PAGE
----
Balance and consistency in a major league lineup is the perfect combination. Without both, the outlook for an upcoming season will undoubtedly be grim. This year, the Orioles will march into Opening Day with both attributes covered after signing Dexter Fowler to a deal that looked like a good one for the O's ... Yovani Gallardo or not.
Fowler's game brings much more to the table than a mere stable bat at the top of the lineup. Many forget because of his small-market history - but this guy can really play ball.
Over the course of his career, he's proven to be a model of consistency for outfielders across the league, steadily putting up above-average numbers on offense with a valuable glove to bring along. During his time with the Rockies, Astros and Cubs over the past seven seasons, the 29-year-old has done plenty left in the tank throughout his contract in Baltimore.
His OBP numbers consistently hover around the .360 mark, with averages above .250 in six of the last seven years. Last season, in his worst year as a pro, Fowler still put up a .250/.346/.411 slash line with 20 stolen bases and a .988 fielding percentage ... not to mention he played he played in a career-high 156 games. Imagine that!
In his worst statistical season, Fowler still managed to put up numbers that folks here in Baltimore would love to see from an every-day corner outfielder.
The basic math adds up to a simple product - the Fowler piece is a huge one in 2016's puzzle, one that might just lead to a lineup that turns heads and cashes in division-leading run totals by the end of the season.
Since the departure of Brian Roberts, the hole atop the lineup has been painful. Buck Showalter has tried to force round pegs into square holes (Manny Machado, anyone?) and it hasn't been his fault. The skipper has done what he's had to do with a roster that has lacked a steady, unwavering top of the lineup guy.
With Fowler in place at the top, the stars can come out to shine where they're needed - not wondering where they'll be slotted every day they walk into the clubhouse and take a glance at Buck's lineup card.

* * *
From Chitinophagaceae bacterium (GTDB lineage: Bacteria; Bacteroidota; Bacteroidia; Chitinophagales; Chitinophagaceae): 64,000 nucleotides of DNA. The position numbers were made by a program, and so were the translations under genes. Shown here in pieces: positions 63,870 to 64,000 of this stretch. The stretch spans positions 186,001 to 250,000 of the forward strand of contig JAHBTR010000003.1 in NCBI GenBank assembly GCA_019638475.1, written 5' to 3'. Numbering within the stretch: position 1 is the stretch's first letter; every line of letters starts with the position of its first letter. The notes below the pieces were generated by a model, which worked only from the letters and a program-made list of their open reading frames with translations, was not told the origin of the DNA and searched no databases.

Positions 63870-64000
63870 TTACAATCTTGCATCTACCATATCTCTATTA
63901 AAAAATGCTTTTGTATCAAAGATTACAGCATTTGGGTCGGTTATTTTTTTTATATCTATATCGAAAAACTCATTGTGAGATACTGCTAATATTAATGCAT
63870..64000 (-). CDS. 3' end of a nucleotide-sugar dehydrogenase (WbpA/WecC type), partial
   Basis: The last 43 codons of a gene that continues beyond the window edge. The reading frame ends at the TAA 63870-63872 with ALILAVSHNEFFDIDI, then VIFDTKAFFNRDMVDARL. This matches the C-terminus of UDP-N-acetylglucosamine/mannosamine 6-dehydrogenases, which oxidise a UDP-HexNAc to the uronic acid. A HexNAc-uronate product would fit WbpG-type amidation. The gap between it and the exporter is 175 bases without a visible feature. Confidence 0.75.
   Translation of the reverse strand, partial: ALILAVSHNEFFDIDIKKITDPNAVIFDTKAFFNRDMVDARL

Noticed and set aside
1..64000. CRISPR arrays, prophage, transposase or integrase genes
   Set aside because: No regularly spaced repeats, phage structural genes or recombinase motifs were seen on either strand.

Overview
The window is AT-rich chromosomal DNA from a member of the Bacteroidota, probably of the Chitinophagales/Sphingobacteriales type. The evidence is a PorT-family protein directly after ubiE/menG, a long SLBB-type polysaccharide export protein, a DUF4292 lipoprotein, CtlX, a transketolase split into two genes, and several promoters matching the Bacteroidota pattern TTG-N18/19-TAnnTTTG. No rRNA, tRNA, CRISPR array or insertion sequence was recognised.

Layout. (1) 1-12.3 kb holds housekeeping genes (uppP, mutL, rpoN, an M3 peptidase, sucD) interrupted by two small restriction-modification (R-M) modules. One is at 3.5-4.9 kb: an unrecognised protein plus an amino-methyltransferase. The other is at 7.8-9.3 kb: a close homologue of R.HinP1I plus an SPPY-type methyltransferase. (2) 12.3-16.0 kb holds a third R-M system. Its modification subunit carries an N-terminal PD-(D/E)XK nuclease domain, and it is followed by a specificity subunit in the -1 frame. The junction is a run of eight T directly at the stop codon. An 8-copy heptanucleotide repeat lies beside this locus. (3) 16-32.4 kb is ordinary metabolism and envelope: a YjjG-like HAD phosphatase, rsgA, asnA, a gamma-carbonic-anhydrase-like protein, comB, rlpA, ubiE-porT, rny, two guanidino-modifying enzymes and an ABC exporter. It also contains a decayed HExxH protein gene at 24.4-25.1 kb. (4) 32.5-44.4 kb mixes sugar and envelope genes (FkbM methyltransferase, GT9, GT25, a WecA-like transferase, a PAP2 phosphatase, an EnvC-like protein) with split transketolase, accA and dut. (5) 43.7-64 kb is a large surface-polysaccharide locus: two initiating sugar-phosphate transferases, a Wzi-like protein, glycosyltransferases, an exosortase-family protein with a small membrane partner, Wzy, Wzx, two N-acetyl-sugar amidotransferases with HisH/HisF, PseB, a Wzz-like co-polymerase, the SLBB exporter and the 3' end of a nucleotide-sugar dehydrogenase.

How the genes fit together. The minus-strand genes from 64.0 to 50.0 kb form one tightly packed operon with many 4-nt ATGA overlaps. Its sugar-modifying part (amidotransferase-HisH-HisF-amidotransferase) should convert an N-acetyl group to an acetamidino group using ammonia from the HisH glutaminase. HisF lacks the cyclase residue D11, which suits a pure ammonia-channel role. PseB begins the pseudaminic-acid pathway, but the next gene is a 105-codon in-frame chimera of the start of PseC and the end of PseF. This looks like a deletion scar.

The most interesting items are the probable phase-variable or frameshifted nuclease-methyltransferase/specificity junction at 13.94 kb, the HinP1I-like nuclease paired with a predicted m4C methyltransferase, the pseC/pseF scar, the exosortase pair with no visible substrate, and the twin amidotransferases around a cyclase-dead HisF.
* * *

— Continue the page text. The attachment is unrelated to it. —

For a while there, the entirety of the clubhouse looking at the daily lineup was akin to high-schoolers checking a piece of paper in the hallway to see who made the final varsity cut.
With Fowler signed, names can be locked into place as the first batch of spring training games approach.
Think about the potential! After Fowler, there's a legitimate "meat of the lineup" that is quietly one of the most impressive groups when healthy. Not only do Machado, Adam Jones and Chris Davis provide strength and balance, but there's a fresh Matt Wieters (a reliable .250/.320/.450 bat with pop) and powerful Mark Trumbo behind that group.
Just those six bats alone make up a group with scary potential.
When you add in power potentials of Jonathan Schoop and Hyun Soo Kim you get an everyday lineup that matches up fairly nicely with the other 29 clubs around the MLB, even with J.J. Hardy.
Let's be realistic - when a team has a lineup with Hardy being the worst offensive weapon, there's clearly something brewing that can lead to massive production on a nightly basis.
As seen in years past, this core group has major issues with consistency without a true one-hole hitter. Realistically, it's a simple theory. In baseball, every lineup needs an unfailing leader who can dig into the batter's box at 7:05 every night and begin a three-hour dogfight. Think of all the home runs the Orioles power hitters are going to hit this year. Fowler is a guy you know will get on base for them.
When you look at his track record, there's no reason to believe Dexter Fowler can't offer just the boost the O's have been looking to find for years.
Here's to a steady leader ... welcome to Baltimore, Dexter!